Before1979, the government restricted leasing to short-term period whichcould not give farmers adequate time to get the return on investment.To make leasing exercise more profitable and attractive, thegovernment encouraged farmers to engage in long term leasingcontracts of up to twenty years. Such a long period enables farmersto make use of land and develop it during the initial years expectingreturns in the future (Naughton,2007).The farmers would be in a position to make better use of the land andutilize it in a commercial way, unlike there before when they couldonly till the land for five years. Longer contracts also encouragedinput from farmers since they have adequate time with the land. Suchaspect makes leasing a viable option to farmers who do not own landor those who can manage a large track of land. In addition, thepolicy on rural economic reform legalized sub-leasing of smallparcels of land to third parties.

Ruraleconomic reforms benefitted larger percentage of the population.Agriculture became a competitive and attractive economic activity andkey contributor to economic growth. The high number of unemployedpeople in urban areas shifted to rural areas to take advantage of thereforms. In addition, those who cultivated large track of land couldemploy people and manage to pay them just like industries. Due tothese reforms, China started exporting agricultural products to othercountries after having sufficient for local consumption. Rural areasheld a considerable amount of capital to invest in other areas, hencefarmers became wealthy just like industrialists. According to Brandt,&amp Rawski, (2008), thegovernment used the strategy to decongest the cities and encouragefood production to compliment industrialization.

UrbanEconomic Reforms

By1980’s, China had emerged as the significant giant in Asia andupcoming global competitor. Industrialization flourished under thenew policies and consistent improvement of governing systems. Afterhaving a developed agriculture and productive industries, thegovernment saw the need to integrate China with the rest of theworld. The main purpose of urban economic reform therefore was tointroduce china in global market through international integration(Breznitz,&amp Murphree, 2011).During this period, China became an active player in the World TradeOrganization and started competing with other strong economies suchas the USA and United Kingdom. It started expanding its market forindustrial products such as heavy machinery, steel, and chemicalsamong others.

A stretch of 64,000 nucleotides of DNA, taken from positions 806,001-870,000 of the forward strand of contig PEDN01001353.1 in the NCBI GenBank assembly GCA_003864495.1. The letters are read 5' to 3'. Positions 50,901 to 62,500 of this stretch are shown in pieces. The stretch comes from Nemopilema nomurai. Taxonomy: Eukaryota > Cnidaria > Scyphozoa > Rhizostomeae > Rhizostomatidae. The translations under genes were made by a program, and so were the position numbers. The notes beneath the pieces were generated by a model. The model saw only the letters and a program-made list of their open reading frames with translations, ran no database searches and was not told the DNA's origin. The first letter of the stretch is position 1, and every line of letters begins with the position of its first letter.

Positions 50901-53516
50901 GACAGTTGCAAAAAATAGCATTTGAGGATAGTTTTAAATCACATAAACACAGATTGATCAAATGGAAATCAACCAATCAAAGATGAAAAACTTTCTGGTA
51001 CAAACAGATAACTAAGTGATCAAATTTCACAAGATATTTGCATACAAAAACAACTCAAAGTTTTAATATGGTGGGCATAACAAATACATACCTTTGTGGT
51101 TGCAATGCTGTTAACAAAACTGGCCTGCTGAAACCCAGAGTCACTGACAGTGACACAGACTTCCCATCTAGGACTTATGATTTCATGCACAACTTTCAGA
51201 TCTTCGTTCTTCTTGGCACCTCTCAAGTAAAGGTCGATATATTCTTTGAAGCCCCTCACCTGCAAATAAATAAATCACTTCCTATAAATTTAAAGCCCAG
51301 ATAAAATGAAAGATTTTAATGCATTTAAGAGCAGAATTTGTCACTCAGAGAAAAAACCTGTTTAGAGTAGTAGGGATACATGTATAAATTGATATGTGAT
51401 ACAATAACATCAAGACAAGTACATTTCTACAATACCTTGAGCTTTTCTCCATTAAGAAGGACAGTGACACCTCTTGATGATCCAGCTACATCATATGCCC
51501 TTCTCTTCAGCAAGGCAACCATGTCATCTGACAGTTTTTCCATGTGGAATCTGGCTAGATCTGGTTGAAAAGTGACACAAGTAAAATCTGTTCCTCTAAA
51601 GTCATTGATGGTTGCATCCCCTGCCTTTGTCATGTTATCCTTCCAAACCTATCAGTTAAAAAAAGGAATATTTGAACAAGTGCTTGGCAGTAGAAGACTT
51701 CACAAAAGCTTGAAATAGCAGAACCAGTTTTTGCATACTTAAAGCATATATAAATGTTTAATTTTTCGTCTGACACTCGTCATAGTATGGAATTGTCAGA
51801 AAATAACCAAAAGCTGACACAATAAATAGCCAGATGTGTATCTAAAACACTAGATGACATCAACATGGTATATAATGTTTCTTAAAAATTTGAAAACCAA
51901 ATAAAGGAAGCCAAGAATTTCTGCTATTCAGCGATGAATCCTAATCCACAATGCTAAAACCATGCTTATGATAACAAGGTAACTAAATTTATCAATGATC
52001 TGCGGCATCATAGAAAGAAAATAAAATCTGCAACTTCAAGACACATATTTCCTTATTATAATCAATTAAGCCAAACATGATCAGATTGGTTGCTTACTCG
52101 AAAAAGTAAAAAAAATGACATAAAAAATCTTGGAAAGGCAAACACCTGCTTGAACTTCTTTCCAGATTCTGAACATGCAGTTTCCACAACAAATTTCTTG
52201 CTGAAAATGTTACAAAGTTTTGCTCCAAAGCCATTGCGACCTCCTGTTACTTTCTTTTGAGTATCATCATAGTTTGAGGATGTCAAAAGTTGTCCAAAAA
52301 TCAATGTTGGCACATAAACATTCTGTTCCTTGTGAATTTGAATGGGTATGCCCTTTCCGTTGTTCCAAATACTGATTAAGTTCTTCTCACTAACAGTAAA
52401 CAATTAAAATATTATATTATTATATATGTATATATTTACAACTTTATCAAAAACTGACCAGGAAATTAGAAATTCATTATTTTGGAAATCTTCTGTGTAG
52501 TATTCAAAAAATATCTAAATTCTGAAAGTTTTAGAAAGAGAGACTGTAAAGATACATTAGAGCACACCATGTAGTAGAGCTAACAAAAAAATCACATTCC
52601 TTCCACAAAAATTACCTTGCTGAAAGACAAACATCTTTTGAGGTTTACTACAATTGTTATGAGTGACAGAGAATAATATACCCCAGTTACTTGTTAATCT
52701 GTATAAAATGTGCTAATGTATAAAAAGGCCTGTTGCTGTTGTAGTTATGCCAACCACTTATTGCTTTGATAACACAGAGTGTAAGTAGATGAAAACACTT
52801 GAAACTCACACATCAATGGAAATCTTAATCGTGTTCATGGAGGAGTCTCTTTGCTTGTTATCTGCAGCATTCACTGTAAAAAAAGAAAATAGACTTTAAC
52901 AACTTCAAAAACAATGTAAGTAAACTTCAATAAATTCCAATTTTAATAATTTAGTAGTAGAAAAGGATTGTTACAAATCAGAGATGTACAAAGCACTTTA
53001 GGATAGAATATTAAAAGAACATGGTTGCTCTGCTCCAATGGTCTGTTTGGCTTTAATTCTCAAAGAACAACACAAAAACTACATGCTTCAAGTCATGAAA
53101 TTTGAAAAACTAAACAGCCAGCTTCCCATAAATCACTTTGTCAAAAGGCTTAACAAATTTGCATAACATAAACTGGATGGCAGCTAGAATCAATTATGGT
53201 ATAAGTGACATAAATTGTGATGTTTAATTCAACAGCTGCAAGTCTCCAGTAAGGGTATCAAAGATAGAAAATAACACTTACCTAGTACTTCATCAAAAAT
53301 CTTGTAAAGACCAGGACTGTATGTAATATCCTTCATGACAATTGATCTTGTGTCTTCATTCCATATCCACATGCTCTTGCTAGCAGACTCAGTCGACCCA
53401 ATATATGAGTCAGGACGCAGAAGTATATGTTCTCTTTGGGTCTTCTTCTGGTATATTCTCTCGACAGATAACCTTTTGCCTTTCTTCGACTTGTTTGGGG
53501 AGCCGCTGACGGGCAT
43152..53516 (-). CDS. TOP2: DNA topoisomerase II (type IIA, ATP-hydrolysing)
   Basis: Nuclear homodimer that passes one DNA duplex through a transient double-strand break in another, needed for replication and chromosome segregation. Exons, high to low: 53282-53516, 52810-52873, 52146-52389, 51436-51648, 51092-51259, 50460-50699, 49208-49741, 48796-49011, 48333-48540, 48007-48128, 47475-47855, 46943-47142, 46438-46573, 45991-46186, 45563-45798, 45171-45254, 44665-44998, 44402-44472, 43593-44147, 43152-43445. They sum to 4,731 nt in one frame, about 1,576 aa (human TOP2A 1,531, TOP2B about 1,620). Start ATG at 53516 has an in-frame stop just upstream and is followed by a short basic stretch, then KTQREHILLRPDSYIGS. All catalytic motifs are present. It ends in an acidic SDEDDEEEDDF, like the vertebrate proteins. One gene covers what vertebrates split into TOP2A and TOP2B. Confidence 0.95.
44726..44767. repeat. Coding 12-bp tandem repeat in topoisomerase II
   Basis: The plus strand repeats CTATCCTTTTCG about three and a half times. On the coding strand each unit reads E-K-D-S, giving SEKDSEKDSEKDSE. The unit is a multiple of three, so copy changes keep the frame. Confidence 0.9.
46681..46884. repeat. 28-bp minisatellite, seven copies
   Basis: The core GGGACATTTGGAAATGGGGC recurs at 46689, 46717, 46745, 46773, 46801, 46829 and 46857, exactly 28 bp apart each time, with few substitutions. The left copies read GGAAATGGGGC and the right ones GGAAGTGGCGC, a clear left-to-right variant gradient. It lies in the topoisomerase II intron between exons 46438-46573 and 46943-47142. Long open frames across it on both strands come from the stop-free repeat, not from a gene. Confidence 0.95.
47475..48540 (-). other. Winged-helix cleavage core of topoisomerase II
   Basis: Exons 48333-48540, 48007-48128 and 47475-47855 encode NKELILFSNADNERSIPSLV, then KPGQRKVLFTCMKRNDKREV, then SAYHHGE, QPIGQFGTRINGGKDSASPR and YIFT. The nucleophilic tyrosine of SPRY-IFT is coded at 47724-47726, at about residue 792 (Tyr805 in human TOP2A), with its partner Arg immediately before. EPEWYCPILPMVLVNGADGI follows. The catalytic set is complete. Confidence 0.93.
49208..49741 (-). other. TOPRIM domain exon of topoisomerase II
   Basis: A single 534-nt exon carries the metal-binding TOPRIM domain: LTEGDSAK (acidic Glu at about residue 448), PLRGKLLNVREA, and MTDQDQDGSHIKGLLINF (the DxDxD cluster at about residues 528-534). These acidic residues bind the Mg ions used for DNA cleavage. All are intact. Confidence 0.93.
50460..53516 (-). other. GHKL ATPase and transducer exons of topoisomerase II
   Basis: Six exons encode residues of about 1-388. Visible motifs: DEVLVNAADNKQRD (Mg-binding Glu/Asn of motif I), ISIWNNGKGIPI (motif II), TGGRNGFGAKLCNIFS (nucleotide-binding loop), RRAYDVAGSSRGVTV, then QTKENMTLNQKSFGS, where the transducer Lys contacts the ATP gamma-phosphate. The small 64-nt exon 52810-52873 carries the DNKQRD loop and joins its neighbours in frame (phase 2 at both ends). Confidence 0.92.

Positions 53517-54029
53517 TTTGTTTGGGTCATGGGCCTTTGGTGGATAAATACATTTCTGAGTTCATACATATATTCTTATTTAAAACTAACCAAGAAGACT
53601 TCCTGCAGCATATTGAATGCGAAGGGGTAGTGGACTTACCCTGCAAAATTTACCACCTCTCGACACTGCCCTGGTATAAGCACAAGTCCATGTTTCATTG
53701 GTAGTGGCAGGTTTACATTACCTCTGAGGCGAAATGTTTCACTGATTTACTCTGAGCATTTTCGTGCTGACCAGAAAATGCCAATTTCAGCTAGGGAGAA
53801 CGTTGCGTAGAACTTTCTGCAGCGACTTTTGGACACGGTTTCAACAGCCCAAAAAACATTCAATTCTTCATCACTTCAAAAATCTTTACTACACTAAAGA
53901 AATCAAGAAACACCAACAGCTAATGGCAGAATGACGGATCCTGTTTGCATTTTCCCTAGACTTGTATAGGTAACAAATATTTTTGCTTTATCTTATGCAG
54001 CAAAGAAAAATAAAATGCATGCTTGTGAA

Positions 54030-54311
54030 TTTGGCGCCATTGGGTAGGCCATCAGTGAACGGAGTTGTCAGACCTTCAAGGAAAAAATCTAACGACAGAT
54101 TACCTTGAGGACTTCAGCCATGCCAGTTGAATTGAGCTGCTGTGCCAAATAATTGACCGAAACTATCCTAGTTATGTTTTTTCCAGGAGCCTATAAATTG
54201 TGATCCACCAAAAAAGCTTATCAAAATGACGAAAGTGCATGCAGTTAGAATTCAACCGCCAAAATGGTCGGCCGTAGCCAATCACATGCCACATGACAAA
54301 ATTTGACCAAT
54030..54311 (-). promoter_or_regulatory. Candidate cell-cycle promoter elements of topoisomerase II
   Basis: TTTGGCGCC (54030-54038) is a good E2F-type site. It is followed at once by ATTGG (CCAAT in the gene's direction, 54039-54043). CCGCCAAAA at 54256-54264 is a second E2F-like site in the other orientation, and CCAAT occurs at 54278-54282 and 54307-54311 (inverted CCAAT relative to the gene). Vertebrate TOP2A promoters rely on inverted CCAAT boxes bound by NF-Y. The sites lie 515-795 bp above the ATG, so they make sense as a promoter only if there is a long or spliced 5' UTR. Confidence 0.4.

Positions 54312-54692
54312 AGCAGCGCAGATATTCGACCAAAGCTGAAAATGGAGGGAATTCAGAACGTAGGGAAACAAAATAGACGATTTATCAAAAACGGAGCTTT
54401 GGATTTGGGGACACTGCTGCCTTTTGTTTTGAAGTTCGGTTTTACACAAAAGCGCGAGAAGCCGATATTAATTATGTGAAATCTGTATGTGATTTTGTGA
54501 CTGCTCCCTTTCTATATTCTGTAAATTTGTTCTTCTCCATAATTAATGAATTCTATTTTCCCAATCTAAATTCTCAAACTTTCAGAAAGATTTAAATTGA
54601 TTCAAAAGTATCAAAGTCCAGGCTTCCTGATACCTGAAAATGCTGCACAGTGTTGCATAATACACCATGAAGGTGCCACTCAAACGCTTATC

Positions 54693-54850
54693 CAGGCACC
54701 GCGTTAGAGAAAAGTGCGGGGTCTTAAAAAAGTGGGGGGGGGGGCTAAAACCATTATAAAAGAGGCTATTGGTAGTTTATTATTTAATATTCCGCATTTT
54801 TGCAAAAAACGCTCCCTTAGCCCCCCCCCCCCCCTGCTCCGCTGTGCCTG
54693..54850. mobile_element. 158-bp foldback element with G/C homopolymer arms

Duringthis period, firms started assuming responsibility over their ownprofits and losses. The government demanded accountability from themanagements of various enterprises operating in China. This periodmarked the beginning of competitive service delivery and adherence tothe highest ethical standards by companies. The bigger percentage ofcommercial firms reported huge profits since the country had vastpopulation that provided the market for goods and services. Anotheraspect that these reforms brought about is privatization of statefirms (Naughton,2007).Some companies that were owned by the state changed hands andtransferred to individuals. The government concentrated ininternational matters such as market for China’s products and theformation of trade agreements. The transition facilitated emergenceof middle-class in China who owned companies and engaged inmulti-million businesses with foreign firms.